Frank Sinatra's family have won damages after a court ruled an unauthorised tribute show used his name without permission, family lawyers have said.
Sinatra's family said they wanted to protect his legacy
Sinatra: The Main Event was billed as an unofficial biography of the singer.
But his family argued that it infringed the singer's trademark and the word "unauthorised" was in such small print that the public would be confused.
Family lawyers said a Los Angeles court awarded an injunction and "substantial" damages against producers Main Event.
The show featured an impersonator and played briefly in Atlantic City in 2001 and in Las Vegas in 2002.
Sinatra: The Main Event had also been the title of an authorised television programme and audio and video recordings during his life.
Sinatra's daughter Tina said the family brought the lawsuit to protect the legacy of her father, who died in aged 82 in May 1998.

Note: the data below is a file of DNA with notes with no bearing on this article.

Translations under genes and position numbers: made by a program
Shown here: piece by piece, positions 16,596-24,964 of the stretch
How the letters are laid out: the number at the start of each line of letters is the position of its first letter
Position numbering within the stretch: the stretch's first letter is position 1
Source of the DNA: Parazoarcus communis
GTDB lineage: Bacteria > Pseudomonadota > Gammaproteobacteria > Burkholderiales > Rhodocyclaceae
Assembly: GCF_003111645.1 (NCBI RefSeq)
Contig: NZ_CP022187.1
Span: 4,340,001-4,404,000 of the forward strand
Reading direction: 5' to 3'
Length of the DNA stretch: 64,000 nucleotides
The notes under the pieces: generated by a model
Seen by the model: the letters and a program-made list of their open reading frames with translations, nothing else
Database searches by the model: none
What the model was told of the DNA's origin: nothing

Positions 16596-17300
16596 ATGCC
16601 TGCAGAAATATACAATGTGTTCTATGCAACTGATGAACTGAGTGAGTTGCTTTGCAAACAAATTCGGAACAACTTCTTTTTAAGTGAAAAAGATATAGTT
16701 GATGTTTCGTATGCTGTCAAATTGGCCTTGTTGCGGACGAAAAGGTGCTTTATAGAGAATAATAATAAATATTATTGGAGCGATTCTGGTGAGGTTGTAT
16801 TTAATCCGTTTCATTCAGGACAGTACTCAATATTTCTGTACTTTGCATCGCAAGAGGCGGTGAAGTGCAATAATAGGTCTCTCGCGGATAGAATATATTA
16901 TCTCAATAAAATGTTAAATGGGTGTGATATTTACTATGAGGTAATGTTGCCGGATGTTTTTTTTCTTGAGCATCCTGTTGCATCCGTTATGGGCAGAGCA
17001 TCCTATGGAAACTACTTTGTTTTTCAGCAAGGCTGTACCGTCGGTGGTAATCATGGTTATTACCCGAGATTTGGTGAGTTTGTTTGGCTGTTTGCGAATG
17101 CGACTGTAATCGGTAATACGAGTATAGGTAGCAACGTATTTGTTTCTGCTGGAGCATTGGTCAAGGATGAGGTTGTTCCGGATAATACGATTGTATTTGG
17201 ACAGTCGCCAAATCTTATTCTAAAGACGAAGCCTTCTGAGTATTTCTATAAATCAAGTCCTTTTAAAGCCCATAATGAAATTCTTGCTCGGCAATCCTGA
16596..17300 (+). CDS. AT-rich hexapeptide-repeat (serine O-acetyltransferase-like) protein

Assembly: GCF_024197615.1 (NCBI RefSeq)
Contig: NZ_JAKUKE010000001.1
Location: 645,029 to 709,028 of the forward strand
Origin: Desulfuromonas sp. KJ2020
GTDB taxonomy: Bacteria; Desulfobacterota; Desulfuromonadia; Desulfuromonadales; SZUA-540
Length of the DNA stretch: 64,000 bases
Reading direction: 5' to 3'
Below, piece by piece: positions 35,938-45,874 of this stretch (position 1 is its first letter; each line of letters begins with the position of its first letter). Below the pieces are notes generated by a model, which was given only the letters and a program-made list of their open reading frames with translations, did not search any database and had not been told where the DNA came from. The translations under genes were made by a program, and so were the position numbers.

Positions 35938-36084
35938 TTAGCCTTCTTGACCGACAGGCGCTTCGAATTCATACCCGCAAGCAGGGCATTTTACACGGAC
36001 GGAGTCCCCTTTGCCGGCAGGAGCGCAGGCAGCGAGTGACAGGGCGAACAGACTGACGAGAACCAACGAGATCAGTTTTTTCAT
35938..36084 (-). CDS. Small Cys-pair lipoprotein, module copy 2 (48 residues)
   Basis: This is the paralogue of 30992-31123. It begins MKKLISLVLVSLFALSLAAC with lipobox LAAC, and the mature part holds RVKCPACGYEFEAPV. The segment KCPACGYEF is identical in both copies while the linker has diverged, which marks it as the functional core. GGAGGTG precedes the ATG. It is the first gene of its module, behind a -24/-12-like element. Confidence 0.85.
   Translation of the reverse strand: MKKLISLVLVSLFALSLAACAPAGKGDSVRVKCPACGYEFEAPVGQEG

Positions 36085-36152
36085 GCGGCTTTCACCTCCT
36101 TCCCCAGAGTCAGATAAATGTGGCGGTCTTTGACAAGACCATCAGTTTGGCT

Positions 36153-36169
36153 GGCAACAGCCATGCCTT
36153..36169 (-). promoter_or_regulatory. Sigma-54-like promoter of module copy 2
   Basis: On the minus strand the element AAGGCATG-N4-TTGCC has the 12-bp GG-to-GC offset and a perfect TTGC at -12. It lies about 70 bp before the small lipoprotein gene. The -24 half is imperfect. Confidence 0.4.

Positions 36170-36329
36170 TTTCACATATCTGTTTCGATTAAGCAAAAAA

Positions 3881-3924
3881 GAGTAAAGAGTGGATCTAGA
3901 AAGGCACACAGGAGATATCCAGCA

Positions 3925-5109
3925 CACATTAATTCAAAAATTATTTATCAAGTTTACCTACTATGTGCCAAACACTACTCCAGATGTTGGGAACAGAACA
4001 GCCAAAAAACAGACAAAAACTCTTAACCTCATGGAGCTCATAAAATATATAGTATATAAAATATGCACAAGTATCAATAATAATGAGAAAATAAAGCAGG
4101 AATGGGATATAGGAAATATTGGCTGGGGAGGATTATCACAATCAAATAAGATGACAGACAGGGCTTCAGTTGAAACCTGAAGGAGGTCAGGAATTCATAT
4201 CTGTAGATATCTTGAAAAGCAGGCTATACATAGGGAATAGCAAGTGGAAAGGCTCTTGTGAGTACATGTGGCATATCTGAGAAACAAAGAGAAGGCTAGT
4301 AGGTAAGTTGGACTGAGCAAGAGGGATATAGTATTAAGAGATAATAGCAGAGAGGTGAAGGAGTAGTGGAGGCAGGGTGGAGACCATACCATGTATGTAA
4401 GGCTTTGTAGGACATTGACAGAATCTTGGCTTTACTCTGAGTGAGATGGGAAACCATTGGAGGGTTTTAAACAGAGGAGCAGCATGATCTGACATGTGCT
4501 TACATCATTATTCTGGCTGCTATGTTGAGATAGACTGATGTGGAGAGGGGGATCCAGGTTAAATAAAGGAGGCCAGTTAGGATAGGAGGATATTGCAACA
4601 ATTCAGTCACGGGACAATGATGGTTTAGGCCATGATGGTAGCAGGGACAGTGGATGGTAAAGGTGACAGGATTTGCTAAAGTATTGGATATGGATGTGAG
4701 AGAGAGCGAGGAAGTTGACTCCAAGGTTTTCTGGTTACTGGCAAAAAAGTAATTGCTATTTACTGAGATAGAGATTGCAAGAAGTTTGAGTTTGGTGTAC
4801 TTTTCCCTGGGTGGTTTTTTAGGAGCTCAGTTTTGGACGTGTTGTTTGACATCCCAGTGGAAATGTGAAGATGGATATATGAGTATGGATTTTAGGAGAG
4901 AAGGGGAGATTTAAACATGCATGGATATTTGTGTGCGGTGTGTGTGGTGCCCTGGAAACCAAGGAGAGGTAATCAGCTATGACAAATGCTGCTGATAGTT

"My father spent a lifetime concerned with the quality and integrity of his professional life," she said.
"It is unfortunate that we must resort to the judicial system to stop people who simply want to profit from the use of his name."
Sinatra Enterprises lawyer Mark Lee said he hoped producers of other such shows would take notice.
"You cannot use the Sinatra trademarks in a production in a way that is likely to confuse the public into believing that it is an authorised show when it isn't," he said.